They love the outdoors and fishing as much as me, and I want them to grow up and be able to continue that enjoyment with their own kids someday. So, I decided to dive a little deeper into this lead ban and find out some of the facts.

The Center for Biological Diversity is one group of many that want to make it a federal law to stop all lead in tackle. Recently (EPA) has rejected their petition. The entire report can be read at http://www.epa.gov/oppt/chemtest/pubs/TSCA_Lead_Sinker_Petition_Response_Signed_2012-02-14.pdf

After careful review, EPA has determined that, while the petition does provide evidence of exposure and a risk to waterfowl in some areas of the United States, it does not provide a basis for finding that the risk presented is an unreasonable risk for which federal action under section 6(a) of TSCA is necessary to adequately protect against such risks…”

At a local level I found that Waterfowl are picking up lead shot as grit (in shallow marshes) to help with digestion, and unfortunately, some fowl have ended up dying of lead poisoning. I would like to add that lead shot is not exactly tackle, and it is extremely rare to see a bird eating a jig or spinnerbait, at least in my experience.

Are our priorities a little skewed when it comes to such things? There aren’t too many groups screaming about the fecal matter that these birds (I mean Canadian geese or now, what seem to be called Long Island Geese) spill out everywhere, which can be a health hazard to those, such as my kid’s, who fish the shoreline. If my kids ingest the feces somehow (simply picking up a rock from the ground, kids are just not aware). I would have to believe that it is far worse than the same bird trying to eat the jig I lost 10 feet under the water.

With that said, I come to New Hampshire. Their interest for a lead ban is mainly because they are trying to protect a species, the Loon. Here is a very solid argument, and it is great they are protecting an endangered species. Get the full details here regarding lead and fishing tackle deaths. http://www.wildlife.state.nh.us/Fishing/Fishing_PDFs/Lets_Get_the_Lead_Out.pdf

“In 2006…seven out of 16 dead adult loons studied during the breeding season were known to have died from ingesting lead sinkers and jigs. This represented a 1.3 percent loss to the state’s total loon population.”

According to the Loon Preservation Committee, they are averaging about 5 loon deaths per year and last year they found 12 lead poisoned loons.
You can read the whole article here http://www.sentinelsource.com/community/weeklies/lead-fishing-tackle-ban-idea-is-fueled-by-loon-deaths/article_71ed4179-f695-5969-9544-140510442a3a.html
There’s no question that the loon is affected by lead fishing tackle and has resulted in the unfortunate deaths of some of them. This ban will ultimately help preserve a species that has been fighting to keep their existence.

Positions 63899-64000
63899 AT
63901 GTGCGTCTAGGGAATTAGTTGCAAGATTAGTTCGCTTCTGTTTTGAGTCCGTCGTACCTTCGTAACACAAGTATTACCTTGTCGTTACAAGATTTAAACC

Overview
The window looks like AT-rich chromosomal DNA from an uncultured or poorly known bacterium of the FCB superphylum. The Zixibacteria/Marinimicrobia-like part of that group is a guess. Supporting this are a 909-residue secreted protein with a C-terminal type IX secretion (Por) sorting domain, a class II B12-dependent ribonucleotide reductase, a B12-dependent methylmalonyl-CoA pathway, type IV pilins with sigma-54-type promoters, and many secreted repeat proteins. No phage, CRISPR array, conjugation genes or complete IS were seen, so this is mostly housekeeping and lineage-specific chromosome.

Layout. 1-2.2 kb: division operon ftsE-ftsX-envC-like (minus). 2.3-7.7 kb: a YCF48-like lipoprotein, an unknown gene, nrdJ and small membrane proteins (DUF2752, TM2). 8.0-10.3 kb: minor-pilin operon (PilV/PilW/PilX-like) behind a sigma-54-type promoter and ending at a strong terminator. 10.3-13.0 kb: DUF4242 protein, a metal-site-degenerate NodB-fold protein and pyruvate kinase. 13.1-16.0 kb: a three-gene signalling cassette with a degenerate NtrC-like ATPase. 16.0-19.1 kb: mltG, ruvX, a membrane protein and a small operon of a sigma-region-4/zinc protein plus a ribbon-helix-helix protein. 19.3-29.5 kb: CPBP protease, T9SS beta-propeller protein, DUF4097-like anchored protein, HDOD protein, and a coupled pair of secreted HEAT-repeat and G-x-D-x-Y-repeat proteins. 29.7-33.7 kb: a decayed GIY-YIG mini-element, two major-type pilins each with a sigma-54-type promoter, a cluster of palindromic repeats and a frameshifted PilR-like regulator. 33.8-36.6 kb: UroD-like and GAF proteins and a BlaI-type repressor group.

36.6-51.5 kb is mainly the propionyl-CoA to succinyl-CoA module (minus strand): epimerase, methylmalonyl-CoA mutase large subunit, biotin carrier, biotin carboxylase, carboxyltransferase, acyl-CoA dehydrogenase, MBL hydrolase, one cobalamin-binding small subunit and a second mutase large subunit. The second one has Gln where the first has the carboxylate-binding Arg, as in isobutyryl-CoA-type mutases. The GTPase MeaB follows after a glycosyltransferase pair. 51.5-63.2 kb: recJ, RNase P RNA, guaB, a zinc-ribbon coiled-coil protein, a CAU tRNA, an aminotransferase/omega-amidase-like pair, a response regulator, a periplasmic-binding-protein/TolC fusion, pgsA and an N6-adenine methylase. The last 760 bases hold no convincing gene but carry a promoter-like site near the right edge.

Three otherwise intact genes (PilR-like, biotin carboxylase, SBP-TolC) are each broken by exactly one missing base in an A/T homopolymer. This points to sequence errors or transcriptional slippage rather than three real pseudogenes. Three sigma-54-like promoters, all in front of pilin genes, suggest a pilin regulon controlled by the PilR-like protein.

I also thought who benefits from a ban of all lead? Are politicians pushing this or companies? Who is tied to the manufacturer that is going to mass produce all the new tackle? Because let’s face it being green and environment friendly is not cheap. Fishing is a multi-billion dollar industry. When push comes to shove, fishermen are going to purchase all new tackle.

Like a friend said “A ban would decimate small business owners that depend on the fishing industry. Not to mention the loss of income from fishing licenses that won't be bought.”

I found there are some legitimate cases, and probably a real cause for the ban of lead fishing tackle, I respect that. And yet, at the same time I also find that I am not entirely convinced that the banning of lead fishing tackle is going to save the environment.

Nunzio PratoYou have to ask, are we as fisherman really that bad? Is there overwhelming proof that the environmental changes and large number of bird deaths are caused by solely using spinner baits and jig heads, or a is going to impact the whole ecosystem? All fishermen need to continually take care of the environment, cleaning up behind themselves and not purposely leaving tackle behind, because that will help our environment overall.

However, the one question still lingers, to lead or not to lead?

By Nunzio Prato

Wednesday, February 22, 2012

February Bass & Perch Report - Long Island

Well I was able to get out with my fishing partner Joey for a half-day trip on Sunday. We fished a small pond on the east end of Long Island. We arrived at the ramp around 1:30pm.

Date: 2/19/12
Air temp: 44 degrees
Water Temp: 41 degrees
Water Clarity: Clear
Winds: West at 10 MPH

We set out to target largemouth bass. First area we approached produced two largemouth bass on back to back cast with a hair jig.

Both bass were located at the base of the drop-off into deeper water. We fished the break for about an hour and landed a total of 5 bass ranging from 2.5 lbs to 3 lbs. No giants, but some nice post frontal action for February. We also connected with a bonus fish, a really chunky perch.

We left that area to check another wintering spot and were rewarded with a 2 lb bass and this nice largemouth that was about 3.75 lbs (photo below). That was our biggest bass landed for the day. We connected with couple more 2-2.5lb bass in another wintering hole, but nothing big.

All in all we had a great day on the water. All of our fish were caught on1/8 oz. hair jigs. We managed to catch 9 Largemouth Bass, 4 pickerel and that fat perch, which got me itching to go target perch, so that became to focus for the following morning:

On the trip back, I put a call into my friends Dave and Nunzio to find out if they wanted to join me for a Perch trip. Both agreed and we planned to be on the water by 8:30AM. Our destination was another Long Island pond that holds a very healthy population of nice sized Perch.